It is 25 years since a young British scientist called Tim Berners-Lee invented the World Wide Web and famously gave it to the world for free. From the time it docked, the Web has unlocked infinite stores of information and delivered it to cyber explorers with the tap of a fingertip.
But while the door to collective knowledge is now open for anyone to walk through, the internet’s ability to expose has also pulled the blinds up on people’s privacy.
Into the cloud
Nowhere has this intrusion been more entertainingly scripted than in the soon-to-be released Hollywood movie Sex Tape. In it, actor Cameron Diaz’s horror is perfectly captured at the moment she discovers that the recording of a bedroom romp with her husband has inadvertently escaped into “the cloud” and thereby acquired an audience.
“The cloud” is that destination-less ether where digital information is cost-effectively stored by computer networks.
On the upside, the easy sharing, retrieval and packaging of this information has led to a civilisation-changing advance for humans.
Web-based solutions now touch almost every area of our existence, mostly improving the quality of life for people all over the world.
Whether it’s to enable a faraway surgeon to perform delicate operations using virtual technology or to instantly locate and buy rare paraphernalia, the internet has rapidly brought what were once science-fiction concepts within reach of everyday society.
The digital age can make us all “experts” on everything. It is easy to watch online tutorials to learn new skills or acquire knowledge efficiently without having to spend time or money on traditional education, thanks to sites such as Wikipedia.
Thrifty users chase ways of saving money through shortcuts promoted by electronic traders. Unfortunately, this can expose customers to cyber-fraud and theft or, in a worst-case scenario, tragic consequences.
Such was the fate of a Korean student found murdered in Brisbane last year, shortly after leaving to meet a currency trader. Police were told the student had arranged to swap $15,000 in cash for the Korean currency, using the cut-price services of a dubious dealer he found online.
Beware of scammers
Thankfully, the more common predicament facing investors who heed unscrupulous online advice is not fatal, but costly nonetheless.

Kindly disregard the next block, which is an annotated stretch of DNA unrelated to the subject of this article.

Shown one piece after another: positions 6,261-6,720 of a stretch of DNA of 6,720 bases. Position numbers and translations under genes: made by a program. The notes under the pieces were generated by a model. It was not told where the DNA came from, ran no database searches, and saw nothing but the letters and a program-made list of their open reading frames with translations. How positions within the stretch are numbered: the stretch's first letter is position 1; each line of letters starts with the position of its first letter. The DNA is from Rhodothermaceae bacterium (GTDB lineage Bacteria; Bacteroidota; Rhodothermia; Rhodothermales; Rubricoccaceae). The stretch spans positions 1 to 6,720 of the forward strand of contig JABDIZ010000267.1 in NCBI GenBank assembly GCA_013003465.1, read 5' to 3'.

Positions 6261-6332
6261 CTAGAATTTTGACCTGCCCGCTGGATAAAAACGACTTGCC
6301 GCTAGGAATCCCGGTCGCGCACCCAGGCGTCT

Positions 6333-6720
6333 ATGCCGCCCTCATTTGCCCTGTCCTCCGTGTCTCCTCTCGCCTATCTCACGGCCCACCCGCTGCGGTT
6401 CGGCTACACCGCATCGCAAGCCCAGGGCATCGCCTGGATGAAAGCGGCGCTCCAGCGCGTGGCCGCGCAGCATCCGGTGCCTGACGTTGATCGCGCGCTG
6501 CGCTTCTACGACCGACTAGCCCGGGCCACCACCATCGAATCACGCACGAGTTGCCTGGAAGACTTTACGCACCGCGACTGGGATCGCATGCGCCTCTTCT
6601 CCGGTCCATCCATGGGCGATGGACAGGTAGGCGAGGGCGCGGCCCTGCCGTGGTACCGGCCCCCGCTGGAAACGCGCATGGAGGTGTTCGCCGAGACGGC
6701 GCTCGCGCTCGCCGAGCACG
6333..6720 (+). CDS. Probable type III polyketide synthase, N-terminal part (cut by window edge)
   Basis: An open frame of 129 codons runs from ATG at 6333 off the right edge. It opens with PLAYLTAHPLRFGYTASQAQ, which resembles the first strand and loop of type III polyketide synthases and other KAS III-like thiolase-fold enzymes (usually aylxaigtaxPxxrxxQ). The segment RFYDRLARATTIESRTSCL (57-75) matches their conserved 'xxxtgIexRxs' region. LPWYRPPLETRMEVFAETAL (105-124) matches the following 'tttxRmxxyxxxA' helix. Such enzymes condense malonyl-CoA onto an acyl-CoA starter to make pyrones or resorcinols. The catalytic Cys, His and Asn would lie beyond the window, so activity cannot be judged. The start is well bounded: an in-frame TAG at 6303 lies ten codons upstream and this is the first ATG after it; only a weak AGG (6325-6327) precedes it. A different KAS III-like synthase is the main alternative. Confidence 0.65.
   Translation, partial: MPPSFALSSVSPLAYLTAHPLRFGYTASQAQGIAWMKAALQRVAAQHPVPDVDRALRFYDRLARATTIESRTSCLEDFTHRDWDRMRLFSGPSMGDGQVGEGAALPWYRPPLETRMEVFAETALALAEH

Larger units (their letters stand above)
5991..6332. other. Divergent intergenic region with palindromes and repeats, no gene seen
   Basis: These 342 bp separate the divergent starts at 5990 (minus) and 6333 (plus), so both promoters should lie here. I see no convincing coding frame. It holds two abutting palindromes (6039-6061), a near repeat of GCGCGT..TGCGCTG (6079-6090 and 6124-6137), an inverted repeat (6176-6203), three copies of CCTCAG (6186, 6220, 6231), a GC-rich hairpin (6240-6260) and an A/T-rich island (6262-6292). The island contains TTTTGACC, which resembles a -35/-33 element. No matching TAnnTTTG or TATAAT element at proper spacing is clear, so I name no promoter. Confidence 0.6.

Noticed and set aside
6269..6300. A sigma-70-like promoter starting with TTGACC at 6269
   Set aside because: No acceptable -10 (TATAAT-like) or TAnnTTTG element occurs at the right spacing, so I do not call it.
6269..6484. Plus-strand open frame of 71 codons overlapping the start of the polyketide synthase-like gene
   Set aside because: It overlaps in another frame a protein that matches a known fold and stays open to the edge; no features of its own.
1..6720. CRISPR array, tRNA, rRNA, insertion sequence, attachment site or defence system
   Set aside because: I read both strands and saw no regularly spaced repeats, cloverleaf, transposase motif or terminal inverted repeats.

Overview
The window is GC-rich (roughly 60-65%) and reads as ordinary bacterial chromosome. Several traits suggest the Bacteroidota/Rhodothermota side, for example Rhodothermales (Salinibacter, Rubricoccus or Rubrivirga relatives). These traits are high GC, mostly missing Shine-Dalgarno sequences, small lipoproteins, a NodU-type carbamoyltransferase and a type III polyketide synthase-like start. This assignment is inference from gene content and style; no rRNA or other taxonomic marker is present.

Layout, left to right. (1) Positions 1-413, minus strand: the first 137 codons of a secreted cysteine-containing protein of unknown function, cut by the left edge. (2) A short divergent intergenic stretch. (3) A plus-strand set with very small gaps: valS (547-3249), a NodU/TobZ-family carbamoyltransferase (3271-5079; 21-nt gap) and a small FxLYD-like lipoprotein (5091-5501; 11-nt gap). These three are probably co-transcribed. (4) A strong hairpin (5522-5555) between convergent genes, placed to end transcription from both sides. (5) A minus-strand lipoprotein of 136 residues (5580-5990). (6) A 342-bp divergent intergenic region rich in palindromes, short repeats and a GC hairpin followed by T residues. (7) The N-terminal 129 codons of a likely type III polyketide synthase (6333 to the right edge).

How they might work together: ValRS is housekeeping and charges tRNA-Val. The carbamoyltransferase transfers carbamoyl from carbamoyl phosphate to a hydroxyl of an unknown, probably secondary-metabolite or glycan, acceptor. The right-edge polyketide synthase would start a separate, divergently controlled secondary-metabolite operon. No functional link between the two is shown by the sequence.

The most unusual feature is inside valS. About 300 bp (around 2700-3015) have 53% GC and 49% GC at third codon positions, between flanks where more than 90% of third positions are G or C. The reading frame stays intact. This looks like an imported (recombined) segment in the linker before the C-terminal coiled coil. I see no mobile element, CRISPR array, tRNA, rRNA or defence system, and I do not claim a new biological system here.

The Australian Securities and Investments Commission (ASIC) receives far too many calls each year from people who have been unwittingly fleeced by get-rich-quick-schemes and investment scams.
A 2006 study by Carnegie Mellon University on how internet fraudsters build underground economies estimated that globally, potential losses from credit card fraud and financial account theft totalled $93 million. The Pittsburgh-based researchers said this constituted a $427.50 hit for every credit card ever issued.
A list of unlicensed finance companies and schemes, fake regulators and exchanges can be found on ASIC’s website.
The personal touch
While there are reliable information tools on the net comparing financial products from reputable organisations, and others that educate investors about managing their money with lists of useful tips, they don’t replace a tailored financial plan.
A properly constructed financial plan is a living, breathing document. It must be adaptable to changes in your circumstances, and at its core identify your personal financial needs providing you with a roadmap to achieve your short, medium and long term goals. Reaching all of your goals require an ongoing partnership between adviser and client.
In an age where the mere click of a button will secure a loan or an insurance policy, establish a bank account or allow the sell-off of a portfolio of assets, it is worth remembering that cyber transactions lack the experience that human intervention can deliver.